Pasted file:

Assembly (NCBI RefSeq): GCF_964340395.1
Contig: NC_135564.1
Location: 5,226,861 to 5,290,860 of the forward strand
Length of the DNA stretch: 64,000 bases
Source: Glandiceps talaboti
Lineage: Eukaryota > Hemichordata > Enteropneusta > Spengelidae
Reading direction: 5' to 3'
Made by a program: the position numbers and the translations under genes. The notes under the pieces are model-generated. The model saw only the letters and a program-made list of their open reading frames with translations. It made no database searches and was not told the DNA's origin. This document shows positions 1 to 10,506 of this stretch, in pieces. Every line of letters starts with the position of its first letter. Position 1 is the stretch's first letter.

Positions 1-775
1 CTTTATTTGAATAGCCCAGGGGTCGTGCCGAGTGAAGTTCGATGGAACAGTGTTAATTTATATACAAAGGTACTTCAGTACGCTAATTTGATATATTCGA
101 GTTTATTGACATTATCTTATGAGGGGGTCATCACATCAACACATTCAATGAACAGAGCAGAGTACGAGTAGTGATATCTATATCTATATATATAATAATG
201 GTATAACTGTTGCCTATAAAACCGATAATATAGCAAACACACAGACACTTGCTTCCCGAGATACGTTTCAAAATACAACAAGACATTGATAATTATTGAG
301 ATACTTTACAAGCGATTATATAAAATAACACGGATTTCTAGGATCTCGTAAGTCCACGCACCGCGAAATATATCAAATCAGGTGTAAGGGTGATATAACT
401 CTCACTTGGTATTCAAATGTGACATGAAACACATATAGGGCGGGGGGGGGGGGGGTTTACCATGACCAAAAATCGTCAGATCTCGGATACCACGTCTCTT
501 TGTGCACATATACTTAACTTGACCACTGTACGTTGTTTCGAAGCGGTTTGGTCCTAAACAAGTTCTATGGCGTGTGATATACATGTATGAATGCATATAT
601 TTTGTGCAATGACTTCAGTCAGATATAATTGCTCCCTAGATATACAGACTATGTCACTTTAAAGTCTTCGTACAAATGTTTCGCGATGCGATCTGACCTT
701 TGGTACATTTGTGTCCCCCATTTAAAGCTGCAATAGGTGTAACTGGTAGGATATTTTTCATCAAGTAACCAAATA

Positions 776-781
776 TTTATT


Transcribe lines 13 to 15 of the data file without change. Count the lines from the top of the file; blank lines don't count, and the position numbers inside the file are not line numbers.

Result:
301 ATACTTTACAAGCGATTATATAAAATAACACGGATTTCTAGGATCTCGTAAGTCCACGCACCGCGAAATATATCAAATCAGGTGTAAGGGTGATATAACT
401 CTCACTTGGTATTCAAATGTGACATGAAACACATATAGGGCGGGGGGGGGGGGGGTTTACCATGACCAAAAATCGTCAGATCTCGGATACCACGTCTCTT
501 TGTGCACATATACTTAACTTGACCACTGTACGTTGTTTCGAAGCGGTTTGGTCCTAAACAAGTTCTATGGCGTGTGATATACATGTATGAATGCATATAT